The Central Bank of Nigeria (CBN) has attributed the steady growth of the country’s foreign reserves currently standing at $42.8 billion to CBN policies targeting reduction in importation of goods, especially food that can be produced in the country.
Spokesman of the Central Bank of Nigeria (CBN) Mr. Isaac Okoroafor disclosed this at a meeting with Rice Farmers Association of Nigeria (RIFAN) on Wednesday in Abuja.
Rice production under the Anchor Borrowers Programme of the apex bank remains a reference point in the bank’s efforts at conserving the nation’s foreign exchange.
Accordig to him, “CBN decided to go into the funding of rice and other agricultural produce because we felt that food supply is key if price stability is to be maintained – food makes up a disproportionately large portion of the basket of prices in the country. We decided to target food supply to bring down inflation.
“Second, we went into this business of funding agriculture because we felt that food, especially rice, was a key component of importation in Nigeria. It was, therefore, a key component in the depletion of our foreign reserves.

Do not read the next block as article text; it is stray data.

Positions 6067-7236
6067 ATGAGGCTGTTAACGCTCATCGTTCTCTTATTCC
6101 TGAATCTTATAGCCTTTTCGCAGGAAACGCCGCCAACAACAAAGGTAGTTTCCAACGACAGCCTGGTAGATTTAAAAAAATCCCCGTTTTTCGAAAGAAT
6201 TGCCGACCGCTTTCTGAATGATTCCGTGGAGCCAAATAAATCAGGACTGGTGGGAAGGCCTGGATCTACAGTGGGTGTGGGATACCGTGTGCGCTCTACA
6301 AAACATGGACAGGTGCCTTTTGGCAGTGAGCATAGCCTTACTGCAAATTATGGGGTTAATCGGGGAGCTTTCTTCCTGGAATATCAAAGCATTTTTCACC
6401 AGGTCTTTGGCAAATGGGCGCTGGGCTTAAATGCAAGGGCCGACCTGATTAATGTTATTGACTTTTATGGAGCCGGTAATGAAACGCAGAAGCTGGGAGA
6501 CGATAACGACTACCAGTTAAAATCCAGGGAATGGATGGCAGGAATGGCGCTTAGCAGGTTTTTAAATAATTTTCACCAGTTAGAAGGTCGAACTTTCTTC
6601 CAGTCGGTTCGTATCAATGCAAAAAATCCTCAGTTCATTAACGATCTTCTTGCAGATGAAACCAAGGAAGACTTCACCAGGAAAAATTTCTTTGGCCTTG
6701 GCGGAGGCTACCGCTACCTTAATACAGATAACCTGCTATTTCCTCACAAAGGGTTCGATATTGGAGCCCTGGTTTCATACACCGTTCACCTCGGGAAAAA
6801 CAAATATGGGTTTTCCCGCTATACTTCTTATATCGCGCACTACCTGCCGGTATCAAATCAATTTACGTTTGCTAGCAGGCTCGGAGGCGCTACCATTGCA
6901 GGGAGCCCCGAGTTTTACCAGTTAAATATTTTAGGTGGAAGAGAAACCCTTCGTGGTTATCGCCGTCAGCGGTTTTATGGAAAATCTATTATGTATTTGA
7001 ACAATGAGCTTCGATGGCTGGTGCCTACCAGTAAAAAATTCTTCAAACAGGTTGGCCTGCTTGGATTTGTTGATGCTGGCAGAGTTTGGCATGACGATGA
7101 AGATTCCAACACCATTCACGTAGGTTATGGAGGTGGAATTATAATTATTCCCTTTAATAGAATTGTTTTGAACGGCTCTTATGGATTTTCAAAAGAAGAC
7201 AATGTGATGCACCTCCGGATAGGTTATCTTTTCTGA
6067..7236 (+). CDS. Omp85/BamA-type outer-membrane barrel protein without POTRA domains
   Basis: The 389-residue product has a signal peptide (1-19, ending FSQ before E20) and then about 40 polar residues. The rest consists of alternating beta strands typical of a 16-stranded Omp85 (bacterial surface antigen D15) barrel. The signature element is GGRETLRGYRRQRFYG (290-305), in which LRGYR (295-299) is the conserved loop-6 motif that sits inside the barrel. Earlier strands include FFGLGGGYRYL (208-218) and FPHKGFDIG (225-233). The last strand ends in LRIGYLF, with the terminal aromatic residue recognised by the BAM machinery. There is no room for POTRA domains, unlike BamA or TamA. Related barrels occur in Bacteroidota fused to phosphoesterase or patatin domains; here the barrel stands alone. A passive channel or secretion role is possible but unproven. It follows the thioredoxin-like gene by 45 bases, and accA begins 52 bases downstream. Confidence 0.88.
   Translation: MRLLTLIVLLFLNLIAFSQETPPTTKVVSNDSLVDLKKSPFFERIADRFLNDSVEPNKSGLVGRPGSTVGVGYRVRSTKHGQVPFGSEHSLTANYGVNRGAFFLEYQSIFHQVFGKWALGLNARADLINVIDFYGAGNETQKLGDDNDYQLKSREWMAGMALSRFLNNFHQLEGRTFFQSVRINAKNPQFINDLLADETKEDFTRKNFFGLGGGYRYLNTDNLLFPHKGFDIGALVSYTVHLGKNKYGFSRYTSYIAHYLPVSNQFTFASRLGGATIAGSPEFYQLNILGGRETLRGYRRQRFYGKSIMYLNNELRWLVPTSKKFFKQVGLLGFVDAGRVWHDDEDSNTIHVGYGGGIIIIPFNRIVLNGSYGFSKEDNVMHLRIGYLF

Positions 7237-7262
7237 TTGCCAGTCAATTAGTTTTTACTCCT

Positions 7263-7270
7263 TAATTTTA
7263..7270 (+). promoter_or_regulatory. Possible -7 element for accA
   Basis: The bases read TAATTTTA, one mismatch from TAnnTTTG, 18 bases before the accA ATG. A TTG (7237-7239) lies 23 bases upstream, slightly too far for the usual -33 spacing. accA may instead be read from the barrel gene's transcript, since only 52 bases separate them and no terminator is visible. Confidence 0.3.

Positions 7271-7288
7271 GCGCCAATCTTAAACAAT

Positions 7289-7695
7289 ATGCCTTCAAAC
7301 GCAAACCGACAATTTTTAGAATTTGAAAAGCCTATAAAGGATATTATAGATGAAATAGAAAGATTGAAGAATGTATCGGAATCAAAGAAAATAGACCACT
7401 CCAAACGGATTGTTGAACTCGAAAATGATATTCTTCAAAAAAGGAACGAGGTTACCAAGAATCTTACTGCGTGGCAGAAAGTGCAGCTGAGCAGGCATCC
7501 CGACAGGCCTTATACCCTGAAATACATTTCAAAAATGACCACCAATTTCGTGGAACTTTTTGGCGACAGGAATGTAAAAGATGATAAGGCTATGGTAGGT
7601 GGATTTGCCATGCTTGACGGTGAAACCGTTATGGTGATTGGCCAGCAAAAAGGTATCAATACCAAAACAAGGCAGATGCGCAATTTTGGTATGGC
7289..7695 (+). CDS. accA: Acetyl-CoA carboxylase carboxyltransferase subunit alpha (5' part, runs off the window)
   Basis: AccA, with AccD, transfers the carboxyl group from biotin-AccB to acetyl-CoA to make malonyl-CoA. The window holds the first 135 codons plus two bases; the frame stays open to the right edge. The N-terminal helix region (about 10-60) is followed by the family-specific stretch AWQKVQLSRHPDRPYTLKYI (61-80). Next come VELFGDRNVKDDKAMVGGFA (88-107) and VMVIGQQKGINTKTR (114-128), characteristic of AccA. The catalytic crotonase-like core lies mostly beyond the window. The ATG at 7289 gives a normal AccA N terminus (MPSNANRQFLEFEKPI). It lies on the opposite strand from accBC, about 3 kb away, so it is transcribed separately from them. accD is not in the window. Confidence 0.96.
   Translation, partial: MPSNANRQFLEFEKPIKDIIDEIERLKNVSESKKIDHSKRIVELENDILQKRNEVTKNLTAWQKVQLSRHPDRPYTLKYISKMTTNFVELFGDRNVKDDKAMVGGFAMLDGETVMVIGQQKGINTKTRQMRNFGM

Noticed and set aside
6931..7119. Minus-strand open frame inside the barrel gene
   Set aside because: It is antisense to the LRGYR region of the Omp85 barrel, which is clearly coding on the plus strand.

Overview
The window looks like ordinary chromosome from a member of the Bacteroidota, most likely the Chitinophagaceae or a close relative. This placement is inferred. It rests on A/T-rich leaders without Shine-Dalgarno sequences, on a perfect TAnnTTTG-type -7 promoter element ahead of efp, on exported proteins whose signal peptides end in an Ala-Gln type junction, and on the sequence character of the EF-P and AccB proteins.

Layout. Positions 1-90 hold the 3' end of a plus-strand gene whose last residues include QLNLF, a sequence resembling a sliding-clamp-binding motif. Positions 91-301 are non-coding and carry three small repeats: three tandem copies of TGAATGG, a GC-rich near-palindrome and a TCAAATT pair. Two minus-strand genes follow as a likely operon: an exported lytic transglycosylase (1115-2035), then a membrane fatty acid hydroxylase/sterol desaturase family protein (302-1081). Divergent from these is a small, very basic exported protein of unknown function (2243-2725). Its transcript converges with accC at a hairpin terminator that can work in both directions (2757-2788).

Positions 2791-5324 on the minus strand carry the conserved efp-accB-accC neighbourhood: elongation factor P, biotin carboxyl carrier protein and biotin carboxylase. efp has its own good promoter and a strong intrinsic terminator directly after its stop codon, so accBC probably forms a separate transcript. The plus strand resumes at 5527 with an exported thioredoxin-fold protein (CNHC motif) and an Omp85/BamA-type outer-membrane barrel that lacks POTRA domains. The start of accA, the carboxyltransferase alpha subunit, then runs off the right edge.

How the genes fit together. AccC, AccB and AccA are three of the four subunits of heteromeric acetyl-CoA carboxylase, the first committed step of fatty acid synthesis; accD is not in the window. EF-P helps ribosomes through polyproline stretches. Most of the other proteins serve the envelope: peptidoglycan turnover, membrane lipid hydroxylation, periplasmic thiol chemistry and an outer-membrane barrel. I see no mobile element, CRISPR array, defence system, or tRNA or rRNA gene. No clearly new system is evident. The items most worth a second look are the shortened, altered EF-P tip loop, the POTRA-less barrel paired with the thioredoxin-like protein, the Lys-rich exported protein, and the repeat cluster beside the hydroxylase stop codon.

“So we felt if we could deal with rice importation and replace it with local rice production, we would be working at rebuilding our reserves. And I tell you, we have succeeded in meeting those two objectives. Our serves are up.
‘’The reserves have gone to $42.8 billion as at yesterday (Tuesday) and you can see the inflation figures have been dropping and we expect this to continue throughout the year.”
In his remarks, the President of the RIFAN, Alhaji Aminu Goronyo, said the association has keyed Nigeria into the global agric-business practice.
According to him, RIFAN has the capacity to handle the new collaboration with the CBN as over six million rice farmers in the country have been placed on a digitised platform with biometric cards through which each member could receive adequate inputs and funding.
Goronyo said that RIFAN has members in all states of the federation and Abuja, adding, that its members in 32 states were participating in the pilot project.
Under the platform, he said, members would enjoy the services of tractorisation, inputs suppliers, such as seeds, fertilizers, agro-chemicals, extension services and off-takers, stressing, “under the platform, a farmer gets his market at the entrance to his farm.”
Wednesday’s meeting with RIFAN was the beginning of a new form of collaboration between the apex bank and commodity associations, through which to reach producers of various commodities in the country.